Oh Shut Up

In response to a query about Desert Storm Syndrome in an online veterans group we were all recently treated to this delightful comment:

Oh shut up, it was only a fart of a war.

In one little post, I was reminded of one of the reasons that I decided to leave the service and choose another path. There was always someone around quick with a put-down. Now, this is probably true wherever you go, but it is particularly true in the armed forces.

Now don’t get me wrong. I’m very proud of my military service, in fact, it is probably one of the things in my life of which I am most proud. I miss being part of something so much bigger than myself. I miss the camaraderie. I miss the brotherhood. But I don’t miss the machismo, the always a tough-guy theme. As much as I am truly thankful for that part of the experience because it helped me to toughen up, in the end, it wasn’t where I wanted to be day after day throughout adulthood.

There are more ways to be a man than the hard-exterior tough guy. Much of our culture tells us that this is the only way for a man to be though, and anyone who is made differently doesn’t quite measure up. And we wonder why some men are confused about what it means to be a man. The truth is, there are many ways to “correctly” be a man and tough-guy is only one of them.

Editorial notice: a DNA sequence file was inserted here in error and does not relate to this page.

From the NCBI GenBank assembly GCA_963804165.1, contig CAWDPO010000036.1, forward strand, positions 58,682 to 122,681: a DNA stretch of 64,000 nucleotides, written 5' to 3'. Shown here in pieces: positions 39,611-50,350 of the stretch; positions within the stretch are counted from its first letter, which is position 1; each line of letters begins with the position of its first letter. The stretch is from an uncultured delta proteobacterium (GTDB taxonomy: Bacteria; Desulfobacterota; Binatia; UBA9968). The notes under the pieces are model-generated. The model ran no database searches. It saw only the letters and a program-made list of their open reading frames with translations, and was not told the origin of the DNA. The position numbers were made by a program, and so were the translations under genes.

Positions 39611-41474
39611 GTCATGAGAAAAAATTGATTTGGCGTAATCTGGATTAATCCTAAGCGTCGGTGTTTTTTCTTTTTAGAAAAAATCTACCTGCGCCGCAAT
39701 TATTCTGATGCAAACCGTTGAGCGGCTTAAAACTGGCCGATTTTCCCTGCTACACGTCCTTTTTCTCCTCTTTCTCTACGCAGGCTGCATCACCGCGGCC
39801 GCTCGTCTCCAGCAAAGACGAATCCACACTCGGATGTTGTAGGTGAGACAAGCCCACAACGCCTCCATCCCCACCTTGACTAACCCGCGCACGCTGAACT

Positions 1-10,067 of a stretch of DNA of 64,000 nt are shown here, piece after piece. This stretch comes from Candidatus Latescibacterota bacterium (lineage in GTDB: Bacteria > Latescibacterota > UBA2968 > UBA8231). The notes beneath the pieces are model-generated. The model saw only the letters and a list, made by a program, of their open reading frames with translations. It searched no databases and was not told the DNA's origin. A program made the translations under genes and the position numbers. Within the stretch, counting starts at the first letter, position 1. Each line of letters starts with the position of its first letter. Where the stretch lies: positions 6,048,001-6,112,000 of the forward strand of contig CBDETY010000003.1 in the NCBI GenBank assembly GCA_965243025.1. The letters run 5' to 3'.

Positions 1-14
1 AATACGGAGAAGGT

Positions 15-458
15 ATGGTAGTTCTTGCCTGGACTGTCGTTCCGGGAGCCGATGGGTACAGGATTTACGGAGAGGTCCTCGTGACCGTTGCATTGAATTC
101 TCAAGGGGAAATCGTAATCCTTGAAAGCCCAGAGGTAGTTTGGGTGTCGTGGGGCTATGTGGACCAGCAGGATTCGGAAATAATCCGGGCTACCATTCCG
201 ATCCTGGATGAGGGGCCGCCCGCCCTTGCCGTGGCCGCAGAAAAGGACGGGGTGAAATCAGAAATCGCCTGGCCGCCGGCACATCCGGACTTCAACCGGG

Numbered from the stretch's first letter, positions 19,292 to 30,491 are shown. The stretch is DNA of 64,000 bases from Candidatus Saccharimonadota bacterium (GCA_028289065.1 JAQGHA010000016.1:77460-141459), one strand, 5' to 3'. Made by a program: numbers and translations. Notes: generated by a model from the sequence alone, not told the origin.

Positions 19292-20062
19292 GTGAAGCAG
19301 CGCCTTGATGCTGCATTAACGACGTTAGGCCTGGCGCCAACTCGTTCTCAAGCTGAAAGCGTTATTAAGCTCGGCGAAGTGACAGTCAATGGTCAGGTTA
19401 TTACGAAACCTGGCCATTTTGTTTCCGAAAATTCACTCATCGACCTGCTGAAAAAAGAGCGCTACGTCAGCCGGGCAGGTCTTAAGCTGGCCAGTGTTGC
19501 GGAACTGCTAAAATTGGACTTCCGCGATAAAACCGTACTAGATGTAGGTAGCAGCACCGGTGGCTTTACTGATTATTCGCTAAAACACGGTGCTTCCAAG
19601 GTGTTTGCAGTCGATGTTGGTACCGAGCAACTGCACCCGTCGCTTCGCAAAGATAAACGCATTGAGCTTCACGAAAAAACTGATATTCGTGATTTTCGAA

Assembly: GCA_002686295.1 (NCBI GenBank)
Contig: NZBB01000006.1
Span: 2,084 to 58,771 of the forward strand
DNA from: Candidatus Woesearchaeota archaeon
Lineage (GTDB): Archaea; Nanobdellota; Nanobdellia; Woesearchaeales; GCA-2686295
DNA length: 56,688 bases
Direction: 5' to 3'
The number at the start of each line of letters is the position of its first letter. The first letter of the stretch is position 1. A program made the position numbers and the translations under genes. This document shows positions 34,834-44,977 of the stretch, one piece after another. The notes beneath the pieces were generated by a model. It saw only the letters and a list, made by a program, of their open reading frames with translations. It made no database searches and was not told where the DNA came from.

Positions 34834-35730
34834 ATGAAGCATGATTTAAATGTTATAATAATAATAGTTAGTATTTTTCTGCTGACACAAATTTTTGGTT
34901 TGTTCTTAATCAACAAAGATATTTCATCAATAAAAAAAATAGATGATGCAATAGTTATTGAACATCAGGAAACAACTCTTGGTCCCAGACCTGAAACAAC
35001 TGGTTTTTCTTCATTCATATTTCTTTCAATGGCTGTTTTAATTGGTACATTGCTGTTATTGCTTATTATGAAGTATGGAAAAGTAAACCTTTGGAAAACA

At first, I laughed at the “fart of a war” comment along with some of my other comrades in arms. After I returned from the gulf war, I had a chance to talk with my grandfather about his wartime experiences as an infantryman and combat medic in the Pacific jungles of WWII. It made me realize that my difficulties aboard ship during a couple of months in Desert Storm were minuscule in comparison to those of an infantryman in the second world war, or any war for that matter.

However, as I think about it, dismissing the misery of an unexplained illness or the trauma of serving in combat really isn’t a laughing matter. Undoubtedly, some of us still suffer from mental health issues if not physical issues, but to the macho man, these are unspeakable things.

I don’t typically engage in online arguments, particularly one so obviously desirous of stirring up contention. It is like the old saying,

“You shouldn’t wrestle with a pig. You’ll just get yourself dirty and the pig will enjoy it.”

Instead of wrestling with pigs, I’ll just have my say in this space. We should support each other better.

2 thoughts on “Oh Shut Up

  1. Bill, very proud of you for your service. As was your Grandpa. Enjoying and touched by your memories – keep writing!

    1. I concur. My 20 years with the USN was an uneasy relationship, for the most part positive. It wasn’t a little fart of a war for the maimed or the dead, or their families.

Comments are closed.